Monday, 31 May 2010

Ghost Estates & Mirages...

Writing Ireland's wrongs...

Like buzzards picking over a carcass, foreign media is delighting in writing in-depth analysis pieces on our economic tribulations...The way they see us: we were once the landlords of the world; now ghost estates is where we're at.

Ireland may not be ablaze, but it is all the rage. Last Tuesday, the UK Guardian newspaper did a major feature on the once mighty, but now much lamented, Emerald Isle. The week before that both the Financial Times and the New York Times produced long articles on Ireland and the state it's in.

The headlines said it all. "Ireland's miracle – or mirage?"; "Ireland's shattered dreams"; "How bankers brought Ireland to its knees".

It immediately becomes obvious that these esteemed organs are not in pursuit of clues as to how the country produced Jedward or Crystal Swing.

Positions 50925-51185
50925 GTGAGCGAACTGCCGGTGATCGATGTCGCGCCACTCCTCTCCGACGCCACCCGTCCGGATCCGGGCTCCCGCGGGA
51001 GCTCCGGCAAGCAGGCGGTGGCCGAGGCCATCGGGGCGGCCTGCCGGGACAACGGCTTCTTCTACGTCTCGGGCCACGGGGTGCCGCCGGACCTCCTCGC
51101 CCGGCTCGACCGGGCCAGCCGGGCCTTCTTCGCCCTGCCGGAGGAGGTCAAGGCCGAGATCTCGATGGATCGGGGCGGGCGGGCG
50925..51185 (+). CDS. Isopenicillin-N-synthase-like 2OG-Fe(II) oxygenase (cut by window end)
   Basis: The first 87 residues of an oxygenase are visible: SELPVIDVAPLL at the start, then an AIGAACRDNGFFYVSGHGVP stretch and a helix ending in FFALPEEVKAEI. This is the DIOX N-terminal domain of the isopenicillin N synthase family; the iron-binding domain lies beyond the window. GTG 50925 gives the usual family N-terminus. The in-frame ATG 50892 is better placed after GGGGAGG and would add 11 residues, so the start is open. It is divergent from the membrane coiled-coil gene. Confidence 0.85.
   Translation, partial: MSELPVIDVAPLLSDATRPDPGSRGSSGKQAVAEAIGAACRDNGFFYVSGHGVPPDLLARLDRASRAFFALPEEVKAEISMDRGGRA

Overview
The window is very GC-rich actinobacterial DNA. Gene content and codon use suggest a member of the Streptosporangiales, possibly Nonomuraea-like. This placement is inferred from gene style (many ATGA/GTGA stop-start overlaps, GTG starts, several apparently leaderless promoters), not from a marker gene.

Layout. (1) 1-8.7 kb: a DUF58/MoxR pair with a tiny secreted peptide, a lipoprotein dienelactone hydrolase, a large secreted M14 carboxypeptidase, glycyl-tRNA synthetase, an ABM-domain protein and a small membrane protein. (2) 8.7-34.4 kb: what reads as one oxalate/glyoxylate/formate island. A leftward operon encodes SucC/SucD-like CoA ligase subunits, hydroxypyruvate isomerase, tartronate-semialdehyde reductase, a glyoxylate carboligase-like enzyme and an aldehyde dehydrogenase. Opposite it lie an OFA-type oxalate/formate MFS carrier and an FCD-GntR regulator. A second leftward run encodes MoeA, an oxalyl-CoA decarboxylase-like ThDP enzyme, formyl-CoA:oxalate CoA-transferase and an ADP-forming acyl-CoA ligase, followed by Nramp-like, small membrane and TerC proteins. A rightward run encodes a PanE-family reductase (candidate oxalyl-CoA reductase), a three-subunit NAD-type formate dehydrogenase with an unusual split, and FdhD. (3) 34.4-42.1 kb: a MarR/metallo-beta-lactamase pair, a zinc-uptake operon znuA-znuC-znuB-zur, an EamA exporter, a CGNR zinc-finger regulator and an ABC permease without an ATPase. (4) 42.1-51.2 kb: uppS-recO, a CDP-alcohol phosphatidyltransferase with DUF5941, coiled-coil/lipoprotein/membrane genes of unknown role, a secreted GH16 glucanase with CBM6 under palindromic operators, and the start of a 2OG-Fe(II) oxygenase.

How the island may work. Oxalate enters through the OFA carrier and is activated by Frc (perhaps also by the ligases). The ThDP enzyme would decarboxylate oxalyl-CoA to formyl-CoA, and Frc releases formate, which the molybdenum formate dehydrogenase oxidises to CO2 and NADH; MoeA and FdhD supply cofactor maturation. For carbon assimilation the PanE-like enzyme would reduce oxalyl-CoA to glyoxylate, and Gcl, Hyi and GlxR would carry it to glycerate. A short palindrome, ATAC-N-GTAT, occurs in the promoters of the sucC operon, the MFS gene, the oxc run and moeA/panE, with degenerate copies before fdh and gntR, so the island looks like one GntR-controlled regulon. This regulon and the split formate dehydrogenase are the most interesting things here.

Ireland has now become something of a laboratory for chin-stroking international journalists. Profiling the place is a piece of pie. Just google 10 things to write about Ireland five years ago. Dynamic, thrusting, Celtic thingamabob, Gerald Kean, champagne lifestyles, landlords of the world, Andrea Roche, bright shiny people, sunshine and more Gerald Kean.

Then google 10 things about Ireland now. Rain, economic collapse, angry, depressed people, ghost estates, debt, David McWilliams, Greece, Nama, doom and gloom and David McWilliams' upcoming stage show.

Once you've got those items together, feed them into a customised software package, mix in a little of your own politics, and bob's your uncle, out comes a brilliant critique of a morality tale for our times.